Goal.com Ghana's Fiifi Anaman praises a class performance from the Rainbow boy and how he could be key to the Phobians for the rest of the rocky season
It is an understatement to describe it as lively. It was a game that saw a thrilling end-to-end action that had the over 40 000 present at the Baba Yara Stadium at the edge of their seats, to the fluidity with which both teams at times stringed their passes together, through to the sheer desire and commitment that both sets of players employed. In between these was a red card, an assured performance from an unlikely source – Hearts of Oak’s third goalkeeper Luggard Tetteh - and a virtuoso performance from a certain Laryea Kingston.
The veteran midfielder was by a mile the calmest soul on the pitch. Even though he was at some point yellow carded, he was a completely different player from what he was in the corresponding fixture last season, where he was infamously given orders to take an early shower in a 2-1 loss against the same team. “I was a fool not to have listened to the numerous advices I received before the game about a ploy to get me out at the least provocation,” he told the club’s website. It must have been heartwarming for Hearts fans seeing him so relaxed, even at times smiling amidst possible provocation and amicably hugging and patting his opponents during stoppages.
“I’m wiser now,” he was quoted as saying before the game.
The sheer maturity with which the 32-year-old used the ball anytime he had it by those experienced feet was a sight so pleasant, even Kotoko fans could not help but admire in awe. He was at the heart of everything good for the Rainbow boys who were evidently outplayed by their counterparts. In a game that naturally had players gripped with the anxiety and nervousness that its high profile nature sparks, Kingston was a beautiful exception.
He stood out as the singular man amongst boys, distinguishing himself with rich flair finesse and grace –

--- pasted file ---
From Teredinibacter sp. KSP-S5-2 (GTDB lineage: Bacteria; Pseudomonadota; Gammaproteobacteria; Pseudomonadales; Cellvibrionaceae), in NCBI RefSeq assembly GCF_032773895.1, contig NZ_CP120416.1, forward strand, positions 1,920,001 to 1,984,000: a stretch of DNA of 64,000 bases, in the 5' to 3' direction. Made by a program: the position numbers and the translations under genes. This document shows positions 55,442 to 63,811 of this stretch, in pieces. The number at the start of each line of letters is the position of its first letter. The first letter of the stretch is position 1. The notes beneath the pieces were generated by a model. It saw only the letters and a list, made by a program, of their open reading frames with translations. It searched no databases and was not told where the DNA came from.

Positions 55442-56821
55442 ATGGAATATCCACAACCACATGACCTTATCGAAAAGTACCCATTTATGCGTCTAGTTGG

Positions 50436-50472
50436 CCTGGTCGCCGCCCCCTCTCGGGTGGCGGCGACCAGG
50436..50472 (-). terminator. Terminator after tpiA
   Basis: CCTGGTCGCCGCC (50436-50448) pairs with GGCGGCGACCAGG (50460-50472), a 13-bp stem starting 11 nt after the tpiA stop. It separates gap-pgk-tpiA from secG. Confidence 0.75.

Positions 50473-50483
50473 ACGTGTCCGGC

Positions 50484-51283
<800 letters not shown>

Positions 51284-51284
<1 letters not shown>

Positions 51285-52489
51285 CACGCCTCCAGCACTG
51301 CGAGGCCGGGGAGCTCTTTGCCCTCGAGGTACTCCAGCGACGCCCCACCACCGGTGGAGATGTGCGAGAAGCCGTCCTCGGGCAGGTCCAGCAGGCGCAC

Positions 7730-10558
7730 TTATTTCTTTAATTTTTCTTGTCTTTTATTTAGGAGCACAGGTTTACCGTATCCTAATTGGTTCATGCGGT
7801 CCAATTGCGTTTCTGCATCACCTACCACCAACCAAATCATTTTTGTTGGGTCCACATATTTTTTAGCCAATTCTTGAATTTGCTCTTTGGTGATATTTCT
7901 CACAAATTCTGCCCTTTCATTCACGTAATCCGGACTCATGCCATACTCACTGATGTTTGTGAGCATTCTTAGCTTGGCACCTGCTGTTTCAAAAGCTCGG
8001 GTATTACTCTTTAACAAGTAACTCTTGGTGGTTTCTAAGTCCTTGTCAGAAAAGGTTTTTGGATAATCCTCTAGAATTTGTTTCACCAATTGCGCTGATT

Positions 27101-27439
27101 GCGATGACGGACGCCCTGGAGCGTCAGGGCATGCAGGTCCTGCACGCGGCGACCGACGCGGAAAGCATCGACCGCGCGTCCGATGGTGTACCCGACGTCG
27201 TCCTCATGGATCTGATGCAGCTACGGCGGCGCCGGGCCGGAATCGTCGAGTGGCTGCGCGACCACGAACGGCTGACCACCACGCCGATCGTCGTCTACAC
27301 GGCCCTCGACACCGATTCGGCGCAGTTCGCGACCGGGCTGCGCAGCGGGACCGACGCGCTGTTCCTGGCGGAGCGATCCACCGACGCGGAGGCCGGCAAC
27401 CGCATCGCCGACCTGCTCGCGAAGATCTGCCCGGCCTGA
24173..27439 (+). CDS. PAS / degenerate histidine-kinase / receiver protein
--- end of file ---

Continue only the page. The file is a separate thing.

"Once Duncan finally settles into his tactical elements and Kingston suppresses his constant urges to revolt, the pair could strike up a pivotal partnership."
It could have been different, though. Until a few days ago, Kingston would have had to make do with watching the game in the comfort of his cozy sofa somewhere in Accra. Former coach CK Akonnor – who suspended him indefinitely owing to gross insubordination - would have been in the away dugout at the Baba Yara Stadium. Hearts would have probably (judging by their prior form) gone on to lose to a slightly more clinical Kotoko, and would have had very little positives to dwell on. But Akonnor (with whom Kingston fell out), after a third consecutive loss, was shown the exit door by the Hearts board. Kingston at this point saw an opportunity to redeem himself and to get his career back on track, thus rejoining the squad after rendering an apology. By the time former Ashgold boss Duncan was ushered in, it was always going to be about whether Kingston would not only fit in or get over his disciplinary issues, but also how quickly he would hit the ground running.
On Sunday, he left his feet to do the talking.
But for an uncharacteristically quiet Mahatma Otoo and later on, an injury to a hitherto threatening James Abban, Kingston’s memorable display - in that free role as part of Duncan’s brave choice of a 4-3-3 – would have yielded a devastating impact. That notwithstanding, the veteran’s current form and Duncan’s faith in him will prove vital to Hearts in the transitional situation that they find themselves in, that is, a new coach, a new philosophy and a new team outlook.
Before the game, Kingston talked about “a smooth harmony that is growing in camp.” That gives a genuine sense of a sort of renaissance going on, at least, within the playing body, which Hearts could benefit from. Once Duncan finally settles into his tactical elements and Kingston suppresses his constant urges to revolt, the pair could strike up a pivotal partnership that could return Hearts to where they have strived to be since 2009 – at the summit of Ghana’s top flight.